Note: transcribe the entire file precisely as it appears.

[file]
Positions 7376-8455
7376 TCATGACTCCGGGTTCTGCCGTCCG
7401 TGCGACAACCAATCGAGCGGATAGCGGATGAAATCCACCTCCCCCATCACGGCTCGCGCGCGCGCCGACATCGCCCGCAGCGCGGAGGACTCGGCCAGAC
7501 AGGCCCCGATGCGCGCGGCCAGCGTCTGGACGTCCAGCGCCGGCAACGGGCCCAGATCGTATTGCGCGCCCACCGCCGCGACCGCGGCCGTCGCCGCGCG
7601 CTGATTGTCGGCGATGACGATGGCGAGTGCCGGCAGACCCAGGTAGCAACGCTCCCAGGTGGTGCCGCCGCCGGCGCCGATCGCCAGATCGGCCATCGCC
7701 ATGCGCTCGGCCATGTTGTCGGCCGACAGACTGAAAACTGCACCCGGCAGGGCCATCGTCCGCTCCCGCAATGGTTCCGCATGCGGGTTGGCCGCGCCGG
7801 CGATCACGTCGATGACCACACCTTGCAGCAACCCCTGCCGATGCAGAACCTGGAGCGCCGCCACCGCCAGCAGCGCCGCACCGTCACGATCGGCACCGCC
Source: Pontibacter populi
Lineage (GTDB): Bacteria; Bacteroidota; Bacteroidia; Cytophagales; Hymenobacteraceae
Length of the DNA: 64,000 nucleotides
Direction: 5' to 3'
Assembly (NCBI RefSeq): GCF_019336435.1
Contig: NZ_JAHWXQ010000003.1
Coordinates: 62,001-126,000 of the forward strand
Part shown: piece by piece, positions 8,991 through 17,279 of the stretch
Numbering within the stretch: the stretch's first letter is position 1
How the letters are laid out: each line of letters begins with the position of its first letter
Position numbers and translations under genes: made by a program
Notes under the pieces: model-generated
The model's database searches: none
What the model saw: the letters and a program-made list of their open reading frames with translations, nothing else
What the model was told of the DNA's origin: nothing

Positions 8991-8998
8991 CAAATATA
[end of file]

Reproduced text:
Positions 7376-8455
7376 TCATGACTCCGGGTTCTGCCGTCCG
7401 TGCGACAACCAATCGAGCGGATAGCGGATGAAATCCACCTCCCCCATCACGGCTCGCGCGCGCGCCGACATCGCCCGCAGCGCGGAGGACTCGGCCAGAC
7501 AGGCCCCGATGCGCGCGGCCAGCGTCTGGACGTCCAGCGCCGGCAACGGGCCCAGATCGTATTGCGCGCCCACCGCCGCGACCGCGGCCGTCGCCGCGCG
7601 CTGATTGTCGGCGATGACGATGGCGAGTGCCGGCAGACCCAGGTAGCAACGCTCCCAGGTGGTGCCGCCGCCGGCGCCGATCGCCAGATCGGCCATCGCC
7701 ATGCGCTCGGCCATGTTGTCGGCCGACAGACTGAAAACTGCACCCGGCAGGGCCATCGTCCGCTCCCGCAATGGTTCCGCATGCGGGTTGGCCGCGCCGG
7801 CGATCACGTCGATGACCACACCTTGCAGCAACCCCTGCCGATGCAGAACCTGGAGCGCCGCCACCGCCAGCAGCGCCGCACCGTCACGATCGGCACCGCC
Source: Pontibacter populi
Lineage (GTDB): Bacteria; Bacteroidota; Bacteroidia; Cytophagales; Hymenobacteraceae
Length of the DNA: 64,000 nucleotides
Direction: 5' to 3'
Assembly (NCBI RefSeq): GCF_019336435.1
Contig: NZ_JAHWXQ010000003.1
Coordinates: 62,001-126,000 of the forward strand
Part shown: piece by piece, positions 8,991 through 17,279 of the stretch
Numbering within the stretch: the stretch's first letter is position 1
How the letters are laid out: each line of letters begins with the position of its first letter
Position numbers and translations under genes: made by a program
Notes under the pieces: model-generated
The model's database searches: none
What the model saw: the letters and a program-made list of their open reading frames with translations, nothing else
What the model was told of the DNA's origin: nothing

Positions 8991-8998
8991 CAAATATA